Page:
Some "Independent Spiritual Activity" Continues Despite Government Crackdown

March 10, 2004

Source: The Washington Post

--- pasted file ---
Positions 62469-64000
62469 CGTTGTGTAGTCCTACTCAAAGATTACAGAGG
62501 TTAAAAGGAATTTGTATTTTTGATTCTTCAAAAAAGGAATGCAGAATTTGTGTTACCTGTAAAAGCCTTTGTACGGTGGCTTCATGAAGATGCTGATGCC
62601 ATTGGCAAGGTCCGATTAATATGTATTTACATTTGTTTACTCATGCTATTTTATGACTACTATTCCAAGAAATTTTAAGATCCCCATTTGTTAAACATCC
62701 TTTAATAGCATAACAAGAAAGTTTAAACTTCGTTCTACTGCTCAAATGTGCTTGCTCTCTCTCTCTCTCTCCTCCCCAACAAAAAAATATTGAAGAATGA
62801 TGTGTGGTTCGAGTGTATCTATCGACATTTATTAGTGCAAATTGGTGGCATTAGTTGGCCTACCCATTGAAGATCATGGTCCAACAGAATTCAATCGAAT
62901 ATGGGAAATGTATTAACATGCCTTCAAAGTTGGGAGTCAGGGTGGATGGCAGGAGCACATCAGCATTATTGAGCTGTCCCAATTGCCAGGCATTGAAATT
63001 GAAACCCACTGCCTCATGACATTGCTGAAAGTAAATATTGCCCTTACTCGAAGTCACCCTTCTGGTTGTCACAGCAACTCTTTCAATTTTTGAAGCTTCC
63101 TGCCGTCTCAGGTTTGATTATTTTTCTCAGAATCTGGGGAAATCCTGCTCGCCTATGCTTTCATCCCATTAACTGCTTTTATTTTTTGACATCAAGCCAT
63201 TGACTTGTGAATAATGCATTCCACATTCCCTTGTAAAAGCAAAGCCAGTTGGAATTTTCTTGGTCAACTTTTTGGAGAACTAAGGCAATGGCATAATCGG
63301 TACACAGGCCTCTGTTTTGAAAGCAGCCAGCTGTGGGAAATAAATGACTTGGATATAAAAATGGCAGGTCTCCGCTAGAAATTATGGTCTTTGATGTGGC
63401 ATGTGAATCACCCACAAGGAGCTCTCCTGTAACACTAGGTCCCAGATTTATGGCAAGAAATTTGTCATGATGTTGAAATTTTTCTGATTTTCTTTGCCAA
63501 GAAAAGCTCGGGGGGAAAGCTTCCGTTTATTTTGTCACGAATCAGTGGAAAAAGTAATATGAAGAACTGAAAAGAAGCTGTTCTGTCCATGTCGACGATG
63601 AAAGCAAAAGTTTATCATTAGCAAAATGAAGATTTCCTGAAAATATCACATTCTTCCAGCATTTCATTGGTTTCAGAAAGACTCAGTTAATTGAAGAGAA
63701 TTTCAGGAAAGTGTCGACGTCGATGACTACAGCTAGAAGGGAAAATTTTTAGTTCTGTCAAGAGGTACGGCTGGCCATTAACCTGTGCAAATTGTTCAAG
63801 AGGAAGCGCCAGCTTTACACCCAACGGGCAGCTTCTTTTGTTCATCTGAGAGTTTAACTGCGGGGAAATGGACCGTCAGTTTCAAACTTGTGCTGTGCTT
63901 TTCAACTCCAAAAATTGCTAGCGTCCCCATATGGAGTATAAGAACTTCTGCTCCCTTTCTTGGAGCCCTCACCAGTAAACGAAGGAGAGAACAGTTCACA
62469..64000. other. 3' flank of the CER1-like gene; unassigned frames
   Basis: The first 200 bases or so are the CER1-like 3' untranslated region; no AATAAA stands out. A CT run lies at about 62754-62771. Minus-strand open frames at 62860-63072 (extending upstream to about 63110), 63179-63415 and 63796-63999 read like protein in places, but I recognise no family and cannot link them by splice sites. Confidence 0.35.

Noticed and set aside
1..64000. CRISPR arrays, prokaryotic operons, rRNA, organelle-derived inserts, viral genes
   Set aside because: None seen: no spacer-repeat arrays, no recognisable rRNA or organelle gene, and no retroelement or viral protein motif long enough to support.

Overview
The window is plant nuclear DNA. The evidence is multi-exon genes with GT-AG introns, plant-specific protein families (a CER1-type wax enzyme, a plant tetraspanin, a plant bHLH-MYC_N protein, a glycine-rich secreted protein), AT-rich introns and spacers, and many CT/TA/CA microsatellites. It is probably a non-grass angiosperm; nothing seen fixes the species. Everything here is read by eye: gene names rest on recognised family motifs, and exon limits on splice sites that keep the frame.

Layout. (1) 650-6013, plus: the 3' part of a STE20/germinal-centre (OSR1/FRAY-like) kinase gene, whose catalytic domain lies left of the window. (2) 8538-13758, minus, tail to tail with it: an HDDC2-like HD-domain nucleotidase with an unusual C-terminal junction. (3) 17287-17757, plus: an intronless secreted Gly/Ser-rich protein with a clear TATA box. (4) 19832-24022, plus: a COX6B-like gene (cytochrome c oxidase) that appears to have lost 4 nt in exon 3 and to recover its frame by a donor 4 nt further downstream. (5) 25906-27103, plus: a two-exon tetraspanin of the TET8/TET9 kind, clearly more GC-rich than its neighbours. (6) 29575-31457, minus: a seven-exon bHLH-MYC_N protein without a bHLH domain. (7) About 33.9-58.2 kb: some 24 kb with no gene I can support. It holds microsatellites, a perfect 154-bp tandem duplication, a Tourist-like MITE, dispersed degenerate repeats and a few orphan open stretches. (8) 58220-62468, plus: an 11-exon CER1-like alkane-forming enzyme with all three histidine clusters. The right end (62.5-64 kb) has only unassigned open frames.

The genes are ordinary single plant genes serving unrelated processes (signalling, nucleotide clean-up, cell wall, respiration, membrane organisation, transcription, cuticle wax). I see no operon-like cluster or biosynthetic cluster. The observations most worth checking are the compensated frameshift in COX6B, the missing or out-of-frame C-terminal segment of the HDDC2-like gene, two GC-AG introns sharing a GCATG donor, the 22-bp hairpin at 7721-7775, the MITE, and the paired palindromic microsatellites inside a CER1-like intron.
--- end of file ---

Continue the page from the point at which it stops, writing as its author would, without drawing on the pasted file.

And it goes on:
On March 10, 2004 The Washington Post ran a feature article on the "struggle for spiritual freedom" in China, particularly in the Tibetan region. The article reported, "The Chinese government allows people to worship only in party-run churches, mosques and temples, considers any autonomous religious organization a potential threat and routinely imprisons priests, monks and others. But Larung Gar's ability to survive and flourish suggests the party is no longer able to crush all independent spiritual activity, or is unwilling to risk the popular backlash that might result if it tries. A quarter-century after China abandoned Mao Zedong's rigid version of socialism in favor of free-market reforms, the Chinese enjoy greater prosperity and personal freedom than ever under Communist rule. But the state still attempts to maintain control over a broad spectrum of society, from public affairs to the arts and religion. The friction that results is a defining characteristic of life in modern China, where people are testing, and often redefining, the limits of what the authorities will permit. Controlling this popular pressure -- sometimes with repression, sometimes with restraint -- is one of the central challenges confronting the party as it seeks to preserve a monopoly on power at a time of rising social discontent and wrenching economic change."